Susan Gendron, commissioner of the Maine Department of Education, is asking school superintendents for advice on repealing costly mandates, without harming the quality or delivery of education in the classroom.

One idea we’re sure Gendron will hear is to forgo district consolidation, a bone of contention since introduced. Though some regions have embraced the new school units, many others have not.

In some cases, it’s been reported, those tasked with assembling new regional units did so half-heartedly because they either disagreed with the policy or thought it might be overturned by citizen petition.

(It still might.)

Yet consolidation is needed. Maine’s student population is falling without a correlative decrease in educational costs. Plus, the state – also by virtue of a citizen petition – must statutorily pay 55 percent of those costs.

(Another bone of contention.)

In budget straits last year, lawmakers griped about the 55 percent, enacted under LD 1, for failing to give the state flexibility to deal with deficits. As the budget hole grows deeper, this gripe could likely flare into full-fledged revolt.

As the majority source of school funding, the state should influence how the money is spent. Hence consolidation, which is the exercising of that power. But consolidation has proven unpopular and could be subject to repeal by referendum.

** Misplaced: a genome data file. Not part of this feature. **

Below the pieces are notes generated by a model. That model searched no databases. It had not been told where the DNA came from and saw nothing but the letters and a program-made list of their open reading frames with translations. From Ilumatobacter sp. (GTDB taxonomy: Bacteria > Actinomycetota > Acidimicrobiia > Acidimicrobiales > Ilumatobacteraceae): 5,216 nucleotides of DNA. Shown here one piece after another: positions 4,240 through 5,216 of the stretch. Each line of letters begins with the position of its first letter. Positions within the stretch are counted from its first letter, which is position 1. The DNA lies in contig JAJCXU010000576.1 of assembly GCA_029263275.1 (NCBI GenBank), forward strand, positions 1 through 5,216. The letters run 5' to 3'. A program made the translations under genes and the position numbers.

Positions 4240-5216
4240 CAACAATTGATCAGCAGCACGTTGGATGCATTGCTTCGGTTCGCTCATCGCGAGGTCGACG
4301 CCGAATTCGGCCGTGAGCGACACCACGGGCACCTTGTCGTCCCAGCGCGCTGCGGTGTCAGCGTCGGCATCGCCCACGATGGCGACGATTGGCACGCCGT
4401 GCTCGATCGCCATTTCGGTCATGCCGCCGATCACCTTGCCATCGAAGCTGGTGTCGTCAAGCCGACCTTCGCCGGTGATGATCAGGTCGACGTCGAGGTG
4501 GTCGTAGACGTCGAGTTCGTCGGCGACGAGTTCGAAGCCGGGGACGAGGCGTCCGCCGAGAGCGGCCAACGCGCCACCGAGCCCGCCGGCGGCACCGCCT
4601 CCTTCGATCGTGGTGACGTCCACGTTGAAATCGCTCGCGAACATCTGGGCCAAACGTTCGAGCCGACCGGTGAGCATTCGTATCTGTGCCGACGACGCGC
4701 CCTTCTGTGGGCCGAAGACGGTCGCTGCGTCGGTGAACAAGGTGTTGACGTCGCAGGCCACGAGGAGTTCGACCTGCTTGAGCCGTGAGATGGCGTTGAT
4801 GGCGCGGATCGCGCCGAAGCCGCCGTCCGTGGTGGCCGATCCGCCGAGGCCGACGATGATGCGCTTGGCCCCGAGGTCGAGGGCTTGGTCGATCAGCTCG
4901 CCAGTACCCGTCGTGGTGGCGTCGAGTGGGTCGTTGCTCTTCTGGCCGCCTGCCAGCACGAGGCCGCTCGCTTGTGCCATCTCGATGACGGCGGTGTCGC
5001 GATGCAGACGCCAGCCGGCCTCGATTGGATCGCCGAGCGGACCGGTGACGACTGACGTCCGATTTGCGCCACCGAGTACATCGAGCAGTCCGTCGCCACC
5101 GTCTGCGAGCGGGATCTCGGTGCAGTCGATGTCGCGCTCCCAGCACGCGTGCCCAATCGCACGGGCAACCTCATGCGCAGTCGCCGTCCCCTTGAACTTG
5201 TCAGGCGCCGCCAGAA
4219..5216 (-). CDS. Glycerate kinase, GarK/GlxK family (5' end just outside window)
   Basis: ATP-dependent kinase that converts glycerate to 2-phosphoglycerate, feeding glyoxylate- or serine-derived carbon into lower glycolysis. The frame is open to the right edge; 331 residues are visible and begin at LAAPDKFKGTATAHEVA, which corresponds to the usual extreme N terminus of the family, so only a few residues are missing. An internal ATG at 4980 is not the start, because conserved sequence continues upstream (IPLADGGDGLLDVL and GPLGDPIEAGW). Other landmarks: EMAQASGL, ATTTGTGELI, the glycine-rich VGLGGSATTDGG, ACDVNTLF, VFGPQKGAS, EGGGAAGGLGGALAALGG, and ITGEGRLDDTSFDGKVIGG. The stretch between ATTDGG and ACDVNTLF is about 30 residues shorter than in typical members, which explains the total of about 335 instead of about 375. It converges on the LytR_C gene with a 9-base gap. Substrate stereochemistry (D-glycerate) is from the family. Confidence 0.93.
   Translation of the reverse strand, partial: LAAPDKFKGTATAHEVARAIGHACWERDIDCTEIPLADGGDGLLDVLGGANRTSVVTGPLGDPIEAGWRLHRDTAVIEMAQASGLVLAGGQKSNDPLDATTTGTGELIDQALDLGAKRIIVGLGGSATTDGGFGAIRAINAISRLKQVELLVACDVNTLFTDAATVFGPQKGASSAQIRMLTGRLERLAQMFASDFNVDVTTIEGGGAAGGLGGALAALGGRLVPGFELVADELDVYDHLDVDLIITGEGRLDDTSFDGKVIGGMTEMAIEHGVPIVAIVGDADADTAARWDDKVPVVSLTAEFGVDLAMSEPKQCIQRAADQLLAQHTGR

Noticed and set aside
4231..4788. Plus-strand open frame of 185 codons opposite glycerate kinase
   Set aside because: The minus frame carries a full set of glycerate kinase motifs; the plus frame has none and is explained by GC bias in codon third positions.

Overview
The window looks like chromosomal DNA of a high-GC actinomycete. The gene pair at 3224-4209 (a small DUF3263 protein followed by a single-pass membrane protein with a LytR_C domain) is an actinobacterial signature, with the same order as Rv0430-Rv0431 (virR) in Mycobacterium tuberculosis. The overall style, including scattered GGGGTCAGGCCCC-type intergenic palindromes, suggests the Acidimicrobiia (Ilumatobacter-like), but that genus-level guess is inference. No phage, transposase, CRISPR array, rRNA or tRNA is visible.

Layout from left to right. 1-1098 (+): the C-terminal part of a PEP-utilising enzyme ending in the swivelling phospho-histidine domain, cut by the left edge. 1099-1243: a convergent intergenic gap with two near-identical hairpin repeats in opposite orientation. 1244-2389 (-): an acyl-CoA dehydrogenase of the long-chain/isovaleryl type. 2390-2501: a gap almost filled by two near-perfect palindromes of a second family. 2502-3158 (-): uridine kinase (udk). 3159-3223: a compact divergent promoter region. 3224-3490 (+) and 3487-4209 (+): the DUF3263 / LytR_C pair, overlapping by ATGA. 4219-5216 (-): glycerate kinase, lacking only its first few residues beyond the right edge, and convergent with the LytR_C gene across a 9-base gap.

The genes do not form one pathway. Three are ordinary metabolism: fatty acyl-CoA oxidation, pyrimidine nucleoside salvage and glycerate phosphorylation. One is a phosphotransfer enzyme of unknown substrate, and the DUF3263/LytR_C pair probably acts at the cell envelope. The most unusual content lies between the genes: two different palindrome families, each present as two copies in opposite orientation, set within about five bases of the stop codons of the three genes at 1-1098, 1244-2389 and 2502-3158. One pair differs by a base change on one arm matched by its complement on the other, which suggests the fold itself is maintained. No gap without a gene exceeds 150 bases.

It’s a situation ripe for compromise. So, in the spirit of Gendron’s appeal, here’s our suggestion:

The Legislature should delay/suspend implementation of district consolidation, if schools – and most important, the school unions – offer their political support for delaying/suspending the 55 percent mandate of LD 1.

This would benefit both sides. The state would get the budget flexibility they say LD 1 now prevents, while school districts could get more time to deal with what they say is a costly mandate.

Neither benchmark should go away, though. Both should return when financial conditions permit.

Those districts that followed the law and consolidated, in the meantime, should receive some fiscal benefit for their efforts. After all, the districts who voted against consolidation would have been liable for fiscal penalty.

As for the will of voters, it would be a wash: LD 1 and the repeal of consolidation were/are the results of citizen-initiated efforts. The state and schools could still honor these sentiments while meeting their ends.

Otherwise, as budgets worsen, superintendents and officials will scrounge the margins – cutting field trips, textbooks, art supplies, swelling class sizes or trimming staffs – to make ends meet. It’s the due diligence deeded from budget constraints, but it could cheapen the educational environment.

Bigger ideas are needed to not only cut spending, but to maintain quality.

Maybe swapping a delay of LD 1 for a delay of consolidation could accomplish both.

Anyway, Commissioner Gendron, that’s our suggestion.

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